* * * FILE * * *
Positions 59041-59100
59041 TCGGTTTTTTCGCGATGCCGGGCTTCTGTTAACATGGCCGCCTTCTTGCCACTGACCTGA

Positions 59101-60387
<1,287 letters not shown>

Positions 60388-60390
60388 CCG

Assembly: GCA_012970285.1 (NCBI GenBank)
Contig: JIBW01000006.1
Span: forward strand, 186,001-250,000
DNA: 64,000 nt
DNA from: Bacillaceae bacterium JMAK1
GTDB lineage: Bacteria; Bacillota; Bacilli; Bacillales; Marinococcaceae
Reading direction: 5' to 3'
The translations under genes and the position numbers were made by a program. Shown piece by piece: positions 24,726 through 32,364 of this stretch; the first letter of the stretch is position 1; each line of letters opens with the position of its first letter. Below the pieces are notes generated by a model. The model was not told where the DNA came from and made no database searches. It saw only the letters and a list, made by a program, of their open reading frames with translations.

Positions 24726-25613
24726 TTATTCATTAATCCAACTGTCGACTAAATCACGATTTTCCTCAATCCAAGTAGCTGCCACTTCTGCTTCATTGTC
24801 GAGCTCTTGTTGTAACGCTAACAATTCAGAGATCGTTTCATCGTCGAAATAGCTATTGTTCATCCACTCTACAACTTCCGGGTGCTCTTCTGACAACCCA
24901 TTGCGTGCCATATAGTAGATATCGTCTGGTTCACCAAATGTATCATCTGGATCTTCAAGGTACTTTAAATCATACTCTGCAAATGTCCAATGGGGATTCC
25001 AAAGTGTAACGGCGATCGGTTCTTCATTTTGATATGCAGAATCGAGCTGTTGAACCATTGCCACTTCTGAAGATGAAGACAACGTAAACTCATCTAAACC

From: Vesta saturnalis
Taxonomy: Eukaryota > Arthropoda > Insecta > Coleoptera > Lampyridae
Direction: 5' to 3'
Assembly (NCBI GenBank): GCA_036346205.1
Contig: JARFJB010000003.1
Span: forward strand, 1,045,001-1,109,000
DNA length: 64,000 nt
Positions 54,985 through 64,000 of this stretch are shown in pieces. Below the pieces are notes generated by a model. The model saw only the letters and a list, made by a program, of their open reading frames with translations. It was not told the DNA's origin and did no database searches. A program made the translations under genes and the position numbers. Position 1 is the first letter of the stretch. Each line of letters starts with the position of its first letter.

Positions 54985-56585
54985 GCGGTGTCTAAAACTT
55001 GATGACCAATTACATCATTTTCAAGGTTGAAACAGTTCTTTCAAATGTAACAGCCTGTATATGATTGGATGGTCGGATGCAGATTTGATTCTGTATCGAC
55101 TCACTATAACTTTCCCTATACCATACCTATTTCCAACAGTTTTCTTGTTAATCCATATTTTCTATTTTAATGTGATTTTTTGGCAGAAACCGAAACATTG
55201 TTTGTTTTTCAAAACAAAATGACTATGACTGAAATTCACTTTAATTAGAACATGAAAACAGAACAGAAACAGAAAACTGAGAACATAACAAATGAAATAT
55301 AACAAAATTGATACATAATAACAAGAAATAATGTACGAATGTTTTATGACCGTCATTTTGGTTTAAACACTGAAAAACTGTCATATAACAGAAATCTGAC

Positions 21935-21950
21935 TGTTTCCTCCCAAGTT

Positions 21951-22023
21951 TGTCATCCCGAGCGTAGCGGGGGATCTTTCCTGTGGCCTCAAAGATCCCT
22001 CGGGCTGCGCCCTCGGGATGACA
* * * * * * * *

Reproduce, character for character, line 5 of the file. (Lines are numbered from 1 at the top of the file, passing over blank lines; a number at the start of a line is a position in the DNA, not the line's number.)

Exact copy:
Positions 60388-60390